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Colorado School District Goes to Four-day Week
March 19, 2012

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In order to save money, a school district in Colorado is cutting its school week to four days. The Garfield School District will look to make up a projected budget deficit of $2.2 million by, among other things, giving students and teachers another day off each week, starting with the 2012-2013 school year, which for the district begins in August.

Colorado state officials say that the district would be the 80th to make such a decision, so it's not a novel idea. However, only one of those other 79 district has more than 1,000 students. Garfield's decision will nearly 5,000 students and their families and teachers.

School district officials say that they have been considering the idea for a few years and that voters' recent rejection of a mill levy increase was the stimulus needed to go ahead.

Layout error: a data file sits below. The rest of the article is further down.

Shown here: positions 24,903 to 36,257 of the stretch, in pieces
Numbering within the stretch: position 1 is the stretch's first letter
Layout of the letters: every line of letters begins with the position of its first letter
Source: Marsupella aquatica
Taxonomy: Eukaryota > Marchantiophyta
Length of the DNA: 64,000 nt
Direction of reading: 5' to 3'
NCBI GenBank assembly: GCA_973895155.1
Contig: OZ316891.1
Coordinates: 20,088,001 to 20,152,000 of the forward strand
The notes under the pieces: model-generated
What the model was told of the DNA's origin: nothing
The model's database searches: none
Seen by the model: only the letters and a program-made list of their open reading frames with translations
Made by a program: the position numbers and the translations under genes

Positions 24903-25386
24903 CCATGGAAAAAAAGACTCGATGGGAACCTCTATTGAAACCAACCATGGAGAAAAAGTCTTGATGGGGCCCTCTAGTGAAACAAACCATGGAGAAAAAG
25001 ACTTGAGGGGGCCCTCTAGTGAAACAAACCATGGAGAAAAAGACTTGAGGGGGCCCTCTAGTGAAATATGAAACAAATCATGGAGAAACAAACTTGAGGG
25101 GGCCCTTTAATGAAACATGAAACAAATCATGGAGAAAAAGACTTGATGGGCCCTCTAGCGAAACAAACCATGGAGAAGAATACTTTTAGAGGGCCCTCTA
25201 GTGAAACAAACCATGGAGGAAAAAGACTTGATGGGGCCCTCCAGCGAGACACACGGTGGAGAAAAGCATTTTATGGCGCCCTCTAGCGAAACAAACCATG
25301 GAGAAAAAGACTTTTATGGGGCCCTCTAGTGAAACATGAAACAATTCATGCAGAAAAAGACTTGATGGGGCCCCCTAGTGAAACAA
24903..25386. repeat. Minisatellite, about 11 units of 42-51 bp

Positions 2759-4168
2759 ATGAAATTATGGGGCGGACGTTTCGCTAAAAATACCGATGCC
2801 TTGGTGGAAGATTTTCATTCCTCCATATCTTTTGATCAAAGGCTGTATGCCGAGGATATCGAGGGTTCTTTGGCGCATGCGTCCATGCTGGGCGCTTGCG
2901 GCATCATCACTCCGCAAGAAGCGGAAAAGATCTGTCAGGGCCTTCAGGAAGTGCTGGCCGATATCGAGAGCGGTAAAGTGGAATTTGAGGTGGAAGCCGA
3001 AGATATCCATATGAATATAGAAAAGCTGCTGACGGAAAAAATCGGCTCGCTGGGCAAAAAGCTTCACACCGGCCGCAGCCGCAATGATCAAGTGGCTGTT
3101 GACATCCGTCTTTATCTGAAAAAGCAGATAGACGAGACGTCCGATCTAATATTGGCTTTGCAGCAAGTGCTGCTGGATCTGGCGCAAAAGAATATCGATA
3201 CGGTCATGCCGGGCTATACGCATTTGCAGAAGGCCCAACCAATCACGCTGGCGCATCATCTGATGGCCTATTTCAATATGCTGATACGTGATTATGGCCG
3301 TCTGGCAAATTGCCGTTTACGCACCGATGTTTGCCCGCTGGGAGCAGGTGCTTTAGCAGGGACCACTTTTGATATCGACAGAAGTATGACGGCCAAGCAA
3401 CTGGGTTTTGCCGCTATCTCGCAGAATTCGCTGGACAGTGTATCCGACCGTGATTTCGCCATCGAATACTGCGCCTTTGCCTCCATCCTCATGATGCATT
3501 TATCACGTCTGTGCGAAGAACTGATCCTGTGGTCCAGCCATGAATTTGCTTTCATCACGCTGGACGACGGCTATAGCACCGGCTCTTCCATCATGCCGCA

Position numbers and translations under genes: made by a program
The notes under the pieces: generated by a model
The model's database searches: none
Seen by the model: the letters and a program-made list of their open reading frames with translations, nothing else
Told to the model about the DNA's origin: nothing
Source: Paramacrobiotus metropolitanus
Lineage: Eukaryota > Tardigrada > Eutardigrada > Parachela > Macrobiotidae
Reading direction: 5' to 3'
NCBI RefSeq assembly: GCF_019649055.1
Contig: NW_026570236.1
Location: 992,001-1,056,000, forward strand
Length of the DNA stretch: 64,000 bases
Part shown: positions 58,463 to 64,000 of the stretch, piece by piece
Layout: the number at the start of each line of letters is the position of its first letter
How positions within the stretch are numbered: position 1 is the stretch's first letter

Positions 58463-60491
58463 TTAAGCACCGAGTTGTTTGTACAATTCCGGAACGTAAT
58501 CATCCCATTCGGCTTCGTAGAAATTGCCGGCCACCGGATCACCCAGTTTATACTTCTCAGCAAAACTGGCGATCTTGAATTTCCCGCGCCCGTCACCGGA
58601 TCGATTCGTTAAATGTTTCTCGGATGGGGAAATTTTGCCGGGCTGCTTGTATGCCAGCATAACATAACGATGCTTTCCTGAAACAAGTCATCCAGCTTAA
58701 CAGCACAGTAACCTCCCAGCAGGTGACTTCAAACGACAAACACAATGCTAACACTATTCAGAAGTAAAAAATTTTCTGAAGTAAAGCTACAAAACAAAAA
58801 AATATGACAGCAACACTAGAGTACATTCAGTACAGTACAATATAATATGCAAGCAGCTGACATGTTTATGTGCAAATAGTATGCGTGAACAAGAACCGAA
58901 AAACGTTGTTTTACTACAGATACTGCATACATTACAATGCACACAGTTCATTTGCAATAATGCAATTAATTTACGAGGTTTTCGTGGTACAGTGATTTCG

Although many observers are assuming that the school will create three-day weekends, the district has yet to announce on which day of the week the schools will close or how many minutes will be added to the remaining four days to make up the time.

The four-day week is a growing trend in the U.S. According to the National Conference of State Legislators, 120 school district in 21 states have schools operating on four-day weeks. In addition to Colorado, those states are Arizona, California, Georgia, Idaho, Kansas, Kentucky, Louisiana, Michigan, Minnesota, Missouri, Montana, Nebraska, New Mexico, Nevada, Oklahoma, Oregon, South Dakota, Utah, Wisconsin, and Wyoming.
Some states have laws allowing four-day school weeks but no schools taking part. In Florida, the large Pasco County is debating a similar proposal, looking at ways to trim a budget that anticipates a $50 million shortfall.

The first four-day week took place in a school in South Dakota in the 1930s. Many other schools went to four-day weeks in the 1970s, in response to the energy crisis during that decade.

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